If you’ve ever had a cavity, you know how painful and frustrating they can be. If you have never had a cavity, you are probably glad about it. Cavities – also known as dental caries or tooth decay – are the result of an interaction between sugars and bacteria that live in your mouth. When these microorganisms break down carbohydrates like sugar, they produce acids as one of their byproducts. The acids then begin to destroy the enamel on your teeth, weakening the tooth and making it vulnerable to decay. In case you ever wondered how long does it take for a cavity to form or why it happens at all…Here is everything you need to know:
What Causes Cavities?
Before we dive into how long does it take for a cavity to form, let’s take a minute to understand what causes cavities in the first place. The bacteria that live in your mouth break down the sugars in your diet and produce acids that attack your teeth. If you don’t brush or floss regularly, these acids have more time to work on your teeth and can cause cavities. Or if you have braces, there is an increased risk that bacteria will get into the crevices in your teeth, leading to an increased risk of cavities. If you have diabetes, are pregnant, or are taking certain medications, you are also at a higher risk for cavities.
How long does it take for a cavity to form?
First of all, it is important to note that not all tooth decay turns into a cavity. If cavities form, it takes a long time – between 8 and 10 years! However, there are different factors that affect how long the process takes, including the health of your teeth, your diet, and whether you floss and brush regularly. Tooth decay occurs in three stages:
The Initial Lesion: A chemical reaction between the minerals in saliva and sugars in foods causes the formation of an initial lesion
A small deposit of minerals on the tooth’s surface. At this stage, there is no open tooth decay, and the process is reversible.
Active Decay: The minerals on the tooth’s surface continue to build up, forming a small pit in the tooth’s surface. At this stage, the tooth is still alive and the decay can be reversed by removing the acids from the tooth surface.
Advanced Decay: At this stage, the minerals in the tooth surface continue to build up and eat into the tooth, creating an open cavity.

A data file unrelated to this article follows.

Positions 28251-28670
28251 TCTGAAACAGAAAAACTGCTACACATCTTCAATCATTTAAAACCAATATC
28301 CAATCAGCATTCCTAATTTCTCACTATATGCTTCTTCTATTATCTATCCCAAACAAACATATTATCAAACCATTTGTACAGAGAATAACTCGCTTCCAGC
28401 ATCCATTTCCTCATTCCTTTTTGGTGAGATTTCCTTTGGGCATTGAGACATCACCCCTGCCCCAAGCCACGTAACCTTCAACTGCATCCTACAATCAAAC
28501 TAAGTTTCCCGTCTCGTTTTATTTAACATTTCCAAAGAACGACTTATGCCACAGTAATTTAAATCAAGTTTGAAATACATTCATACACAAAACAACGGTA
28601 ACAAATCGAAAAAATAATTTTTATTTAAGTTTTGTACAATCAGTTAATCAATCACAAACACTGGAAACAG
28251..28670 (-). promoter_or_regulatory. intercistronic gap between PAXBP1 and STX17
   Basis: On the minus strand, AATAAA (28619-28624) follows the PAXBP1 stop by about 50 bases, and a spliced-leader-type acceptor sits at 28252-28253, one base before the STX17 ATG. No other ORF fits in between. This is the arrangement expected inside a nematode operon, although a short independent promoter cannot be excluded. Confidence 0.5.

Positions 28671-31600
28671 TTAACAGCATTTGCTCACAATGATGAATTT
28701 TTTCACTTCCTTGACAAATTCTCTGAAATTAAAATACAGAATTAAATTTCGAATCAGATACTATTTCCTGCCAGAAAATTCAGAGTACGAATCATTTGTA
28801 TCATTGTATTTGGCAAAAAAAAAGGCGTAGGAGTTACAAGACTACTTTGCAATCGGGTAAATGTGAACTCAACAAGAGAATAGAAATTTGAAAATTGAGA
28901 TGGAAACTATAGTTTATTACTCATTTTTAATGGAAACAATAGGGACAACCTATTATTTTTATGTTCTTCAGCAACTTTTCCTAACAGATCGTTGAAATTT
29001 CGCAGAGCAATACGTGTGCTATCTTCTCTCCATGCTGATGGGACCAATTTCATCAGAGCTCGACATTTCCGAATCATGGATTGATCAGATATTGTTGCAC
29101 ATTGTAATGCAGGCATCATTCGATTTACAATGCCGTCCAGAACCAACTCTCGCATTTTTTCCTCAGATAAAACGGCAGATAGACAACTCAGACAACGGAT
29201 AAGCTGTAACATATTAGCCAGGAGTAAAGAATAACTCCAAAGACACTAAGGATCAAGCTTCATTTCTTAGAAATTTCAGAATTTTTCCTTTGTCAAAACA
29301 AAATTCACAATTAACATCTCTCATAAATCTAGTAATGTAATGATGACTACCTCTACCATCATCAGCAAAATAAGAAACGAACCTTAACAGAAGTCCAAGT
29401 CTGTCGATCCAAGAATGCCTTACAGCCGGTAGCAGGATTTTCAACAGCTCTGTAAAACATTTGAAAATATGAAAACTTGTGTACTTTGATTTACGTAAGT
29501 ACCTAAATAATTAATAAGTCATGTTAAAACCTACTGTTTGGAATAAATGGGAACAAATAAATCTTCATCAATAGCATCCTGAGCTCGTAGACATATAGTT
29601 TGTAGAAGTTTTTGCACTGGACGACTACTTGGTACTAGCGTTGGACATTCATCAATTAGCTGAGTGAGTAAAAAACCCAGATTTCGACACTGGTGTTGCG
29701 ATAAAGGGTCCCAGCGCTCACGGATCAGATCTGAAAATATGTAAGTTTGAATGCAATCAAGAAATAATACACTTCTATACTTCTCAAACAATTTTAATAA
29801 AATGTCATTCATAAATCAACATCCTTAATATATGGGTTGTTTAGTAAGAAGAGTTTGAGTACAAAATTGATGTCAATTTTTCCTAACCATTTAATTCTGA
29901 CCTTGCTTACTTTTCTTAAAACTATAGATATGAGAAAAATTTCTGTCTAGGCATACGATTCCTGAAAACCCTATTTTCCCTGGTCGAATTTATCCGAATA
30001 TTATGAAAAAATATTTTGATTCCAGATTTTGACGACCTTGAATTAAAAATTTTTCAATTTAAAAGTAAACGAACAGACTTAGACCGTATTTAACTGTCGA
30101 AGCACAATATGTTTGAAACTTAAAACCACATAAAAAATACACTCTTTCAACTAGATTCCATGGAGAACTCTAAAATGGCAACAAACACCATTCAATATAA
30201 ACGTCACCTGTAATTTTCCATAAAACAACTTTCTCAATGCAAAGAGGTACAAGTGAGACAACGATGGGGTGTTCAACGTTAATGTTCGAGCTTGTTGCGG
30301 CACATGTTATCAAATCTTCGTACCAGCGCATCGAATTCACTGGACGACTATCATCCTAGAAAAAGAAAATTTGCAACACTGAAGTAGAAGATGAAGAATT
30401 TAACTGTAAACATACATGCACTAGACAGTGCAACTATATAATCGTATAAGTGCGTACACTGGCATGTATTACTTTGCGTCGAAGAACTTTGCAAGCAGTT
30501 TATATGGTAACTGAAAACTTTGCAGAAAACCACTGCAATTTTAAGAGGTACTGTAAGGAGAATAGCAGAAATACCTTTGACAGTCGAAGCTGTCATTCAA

Cavity: The minerals in the tooth surface continue to build up and eat into the tooth, creating an open cavity that is visible on an x-ray. At this stage the tooth is no longer alive.
The process of cavities forming
As we established above, the process of cavities forming is long and complicated. We have summarized the major stages below:
- The oral bacteria produce organic acids as a byproduct of the breakdown of carbohydrates such as sucrose and fructose. These acids are responsible for tooth decay.
- Acid is also what makes your tooth more sensitive to heat and cold.
- The tooth enamel contains minerals that are soluble in acid.
- If the acid is left in contact with the tooth enamel for long enough, the minerals dissolve and ions are released into the saliva.
- The minerals and ions are re-deposited onto the tooth surface, often below the gum line. This is called “remineralization”.
- The minerals stick to the tooth surface where the acid has dissolved the enamel, creating a cavity.
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Preventing Cavities: Brushing and Flossing
We know how long does it take for a cavity to form, but what can we do to prevent tooth decay? Good oral hygiene is one of the most effective ways to prevent cavities. Twice a day, you should thoroughly brush your teeth for about two minutes, paying attention to every surface. You should also brush your teeth after each meal that includes carbohydrates. Flossing is also essential for keeping your teeth clean. Cavities form at the gum line, and therefore, brushing your teeth twice a day isn’t enough. You should floss once a day, preferably after each meal that includes carbohydrates.
We know how long does it take for a cavity to form and the process that precedes their formation. Preventing cavities is key and can be achieved by brushing and flossing twice a day and visiting your dentist for a check-up and cleaning every six months.